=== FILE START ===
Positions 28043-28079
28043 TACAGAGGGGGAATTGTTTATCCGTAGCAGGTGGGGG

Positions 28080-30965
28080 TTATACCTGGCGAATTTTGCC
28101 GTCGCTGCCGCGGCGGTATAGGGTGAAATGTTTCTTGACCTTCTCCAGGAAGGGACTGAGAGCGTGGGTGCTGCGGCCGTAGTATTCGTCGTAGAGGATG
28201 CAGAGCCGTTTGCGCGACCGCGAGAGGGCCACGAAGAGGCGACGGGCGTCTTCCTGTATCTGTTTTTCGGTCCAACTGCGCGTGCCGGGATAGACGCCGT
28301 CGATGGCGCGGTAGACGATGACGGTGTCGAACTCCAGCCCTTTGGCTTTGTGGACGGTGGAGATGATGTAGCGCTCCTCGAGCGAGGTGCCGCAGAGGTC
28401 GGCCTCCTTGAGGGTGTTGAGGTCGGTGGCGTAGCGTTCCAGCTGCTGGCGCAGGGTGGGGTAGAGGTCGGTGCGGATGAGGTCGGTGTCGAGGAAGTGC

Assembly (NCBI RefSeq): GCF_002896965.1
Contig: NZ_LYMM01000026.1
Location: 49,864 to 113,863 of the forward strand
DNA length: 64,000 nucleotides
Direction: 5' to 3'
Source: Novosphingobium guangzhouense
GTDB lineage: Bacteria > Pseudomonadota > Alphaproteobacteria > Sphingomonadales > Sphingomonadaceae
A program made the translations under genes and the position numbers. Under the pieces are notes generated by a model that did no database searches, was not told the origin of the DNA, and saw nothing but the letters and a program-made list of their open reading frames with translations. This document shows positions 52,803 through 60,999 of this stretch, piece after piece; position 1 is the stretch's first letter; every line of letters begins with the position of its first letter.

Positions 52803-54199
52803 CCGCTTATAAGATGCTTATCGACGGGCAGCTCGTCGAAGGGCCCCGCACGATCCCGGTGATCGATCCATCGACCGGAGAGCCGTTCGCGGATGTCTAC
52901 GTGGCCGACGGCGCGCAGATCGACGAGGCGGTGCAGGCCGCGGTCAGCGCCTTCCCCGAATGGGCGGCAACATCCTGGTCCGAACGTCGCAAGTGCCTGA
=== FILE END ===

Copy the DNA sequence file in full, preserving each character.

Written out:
Positions 28043-28079
28043 TACAGAGGGGGAATTGTTTATCCGTAGCAGGTGGGGG

Positions 28080-30965
28080 TTATACCTGGCGAATTTTGCC
28101 GTCGCTGCCGCGGCGGTATAGGGTGAAATGTTTCTTGACCTTCTCCAGGAAGGGACTGAGAGCGTGGGTGCTGCGGCCGTAGTATTCGTCGTAGAGGATG
28201 CAGAGCCGTTTGCGCGACCGCGAGAGGGCCACGAAGAGGCGACGGGCGTCTTCCTGTATCTGTTTTTCGGTCCAACTGCGCGTGCCGGGATAGACGCCGT
28301 CGATGGCGCGGTAGACGATGACGGTGTCGAACTCCAGCCCTTTGGCTTTGTGGACGGTGGAGATGATGTAGCGCTCCTCGAGCGAGGTGCCGCAGAGGTC
28401 GGCCTCCTTGAGGGTGTTGAGGTCGGTGGCGTAGCGTTCCAGCTGCTGGCGCAGGGTGGGGTAGAGGTCGGTGCGGATGAGGTCGGTGTCGAGGAAGTGC

Assembly (NCBI RefSeq): GCF_002896965.1
Contig: NZ_LYMM01000026.1
Location: 49,864 to 113,863 of the forward strand
DNA length: 64,000 nucleotides
Direction: 5' to 3'
Source: Novosphingobium guangzhouense
GTDB lineage: Bacteria > Pseudomonadota > Alphaproteobacteria > Sphingomonadales > Sphingomonadaceae
A program made the translations under genes and the position numbers. Under the pieces are notes generated by a model that did no database searches, was not told the origin of the DNA, and saw nothing but the letters and a program-made list of their open reading frames with translations. This document shows positions 52,803 through 60,999 of this stretch, piece after piece; position 1 is the stretch's first letter; every line of letters begins with the position of its first letter.

Positions 52803-54199
52803 CCGCTTATAAGATGCTTATCGACGGGCAGCTCGTCGAAGGGCCCCGCACGATCCCGGTGATCGATCCATCGACCGGAGAGCCGTTCGCGGATGTCTAC
52901 GTGGCCGACGGCGCGCAGATCGACGAGGCGGTGCAGGCCGCGGTCAGCGCCTTCCCCGAATGGGCGGCAACATCCTGGTCCGAACGTCGCAAGTGCCTGA